All resales are done on the basis of as-is sale. After closing, you own the property and its condition. That means youâ€™ve got to fix the problem yourself.
If you can prove that there was actual fraud in the deal on the part of the seller or his agents or if you can prove that the inspector you hired (if you did) was negligent, you might have a case. You might also have a large legal bill that will exceed the cost of repairs.
If you did a diligent job of figuring out what you were buying and now find yourself behind the eight ball, I'm afraid that the most likely best response is one of live and learn. As far a sewerage systems go, even if you did purchase or have been given a home warranty policy, I suspect that they will only cover the piping within the walls of the house. I had a client with a broken sewer line in the lawn and it was not covered by the warranty. The seller had had "problems" with the system but it was not until a new family, with a ton more of laundry, started using the system that suds were found that covered the lawn!
Best of luck with this one.
In my opinion, no. But I don't know what is on your inspection report and how it is written to cover the inspector. NO home inspector is going to see everything.. and some just come in and make up a bunch of stuff (DICO) Just to look good, like they are earning thier $750. home inspection. Maybe nothing was wrong when the inspection was done and it happened after the fact and no one knew unitl yesterday.. who is at fault?
Deal with the problem and call your attorney.
Have your buyers agent review all documents you have signed.
After you purchase a home if something is defective demands on issues at hand, if seller even knew. Most inspection reports have disclaimer on each section of home in report you signed. If plumbing worked passed on inspection passing then how would inspection know unless they "dug up dirt" looked all pipes.
Sorry to hear about this
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If so, did it make any issues of the plumbing ?
Another idea is, did you have any sheetrock work done in the house after closing ?
If so, I have seen spackle being found in the sewer after work like that is done, causing problems.
Contact me if you have further questions or need help.
In my experience as a REALTOR, here are a few action steps that I would suggest. Please keep keep in mind that you have the right to consult with an attorney before doing so.
1. Check the "Seller's Disclosure" document that was likely presented to you when submitting an offer to determine if this was an issue that the seller previously disclosed. Most States require that sellers of residential housing disclose defects. Keep in mind that the Seller may not be aware of a defect even if one exists.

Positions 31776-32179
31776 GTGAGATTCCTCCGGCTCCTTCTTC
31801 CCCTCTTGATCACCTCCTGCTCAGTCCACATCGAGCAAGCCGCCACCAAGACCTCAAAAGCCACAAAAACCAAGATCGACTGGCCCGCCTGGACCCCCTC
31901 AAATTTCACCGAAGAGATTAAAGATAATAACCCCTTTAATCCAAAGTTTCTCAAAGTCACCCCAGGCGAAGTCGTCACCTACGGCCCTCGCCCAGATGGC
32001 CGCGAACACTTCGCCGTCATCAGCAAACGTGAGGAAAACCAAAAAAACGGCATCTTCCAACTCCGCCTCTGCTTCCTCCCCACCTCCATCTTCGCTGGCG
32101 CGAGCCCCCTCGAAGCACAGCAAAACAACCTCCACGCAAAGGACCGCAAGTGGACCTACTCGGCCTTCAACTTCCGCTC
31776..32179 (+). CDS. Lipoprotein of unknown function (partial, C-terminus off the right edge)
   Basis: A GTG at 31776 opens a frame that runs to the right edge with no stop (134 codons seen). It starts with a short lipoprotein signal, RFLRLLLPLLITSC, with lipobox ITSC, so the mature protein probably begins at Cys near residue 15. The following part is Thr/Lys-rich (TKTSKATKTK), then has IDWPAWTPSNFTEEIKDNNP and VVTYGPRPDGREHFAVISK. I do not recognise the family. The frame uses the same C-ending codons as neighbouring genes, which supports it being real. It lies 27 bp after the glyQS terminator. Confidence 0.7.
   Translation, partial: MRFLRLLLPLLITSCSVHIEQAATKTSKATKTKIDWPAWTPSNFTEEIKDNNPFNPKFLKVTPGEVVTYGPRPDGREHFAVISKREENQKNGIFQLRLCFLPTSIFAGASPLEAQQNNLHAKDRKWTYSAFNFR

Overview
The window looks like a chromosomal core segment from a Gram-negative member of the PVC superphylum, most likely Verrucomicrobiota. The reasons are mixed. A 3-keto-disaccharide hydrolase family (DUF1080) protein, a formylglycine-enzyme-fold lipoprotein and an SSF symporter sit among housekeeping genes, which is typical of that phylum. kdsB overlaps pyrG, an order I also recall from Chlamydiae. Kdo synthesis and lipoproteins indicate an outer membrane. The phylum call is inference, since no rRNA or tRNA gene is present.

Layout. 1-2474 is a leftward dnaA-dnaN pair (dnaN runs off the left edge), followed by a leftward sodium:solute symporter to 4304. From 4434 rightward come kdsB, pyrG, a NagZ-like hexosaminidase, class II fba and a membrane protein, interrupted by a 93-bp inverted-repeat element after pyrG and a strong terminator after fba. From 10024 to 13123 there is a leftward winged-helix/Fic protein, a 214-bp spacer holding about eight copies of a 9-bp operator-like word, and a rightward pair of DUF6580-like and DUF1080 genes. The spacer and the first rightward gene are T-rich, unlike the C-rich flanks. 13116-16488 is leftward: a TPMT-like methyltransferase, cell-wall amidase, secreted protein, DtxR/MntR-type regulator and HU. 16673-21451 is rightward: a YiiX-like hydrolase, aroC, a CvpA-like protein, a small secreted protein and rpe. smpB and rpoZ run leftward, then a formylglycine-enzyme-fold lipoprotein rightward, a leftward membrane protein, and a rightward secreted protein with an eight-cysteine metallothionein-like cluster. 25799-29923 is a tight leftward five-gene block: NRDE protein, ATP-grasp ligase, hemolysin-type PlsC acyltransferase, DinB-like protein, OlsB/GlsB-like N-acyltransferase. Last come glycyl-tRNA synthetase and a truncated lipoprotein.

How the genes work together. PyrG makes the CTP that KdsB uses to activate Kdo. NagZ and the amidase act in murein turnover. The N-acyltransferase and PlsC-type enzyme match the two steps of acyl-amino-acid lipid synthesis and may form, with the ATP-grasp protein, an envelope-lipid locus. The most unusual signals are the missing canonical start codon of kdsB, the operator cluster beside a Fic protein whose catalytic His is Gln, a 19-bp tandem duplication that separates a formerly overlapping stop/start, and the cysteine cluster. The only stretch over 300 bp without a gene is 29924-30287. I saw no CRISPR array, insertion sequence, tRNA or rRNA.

2. Get three qualified estimates in writing outlining the scope of the repair and related cost. Having this knowledge in advance will likely be helpful when attempting to negotiate a repair with the seller or home inspector.
3. Look at your home inspection report. Usually in the front or back of the report there is a contractual agreement between you and the inspector that may outline inspection limitations and potential legal remedy limits.
4. Check to see if your sales contract with the seller included a Mediation or Dispute Resolution Contingency. Many REALTOR standard forms have such contingencies to assist consumers. If such a contingency exists there should be instructions on starting the process attached as well.
5. If you utilized the services of a REALTOR or real estate sales agent, see if the agent or their supervising broker has any suggestions.
6. Assuming that you feel that the home inspector and/or seller knew or should have been able to identify and disclose the condition, request that one or both remedy the situation. If one or both agree to your satisfaction you are home free.
7. If you are not satisfied with the remedy offered, if any, contact an attorney.
Good luck with the situation. Hopefully, you can enjoy your new home soon.
The only real reason you would have for damages is if there was something that the previous owner knew about but failed to tell you. That is called "failure to disclose a material fact". That means that if you HAD known about the problem, you might not have bought the house.
Home inspections generally are confined to the home, not the utilities that are outside the home. I remember we bought our home and within a month we had to have the drain snaked out all the way to the street. Not something that the inspector could have known about.
If you have a home warranty and the problem is "in" the house, talk with them.
Sorry to hear about this problem.
Before starting anything against seller or inspector check if you ...
1. what the seller's disclosure said about sewer system and plumbing, if there was a sellers disclosure.
2.if the inspector who perform an inspection has an insurance.
If this doesn't work you may want to consider exploring other options.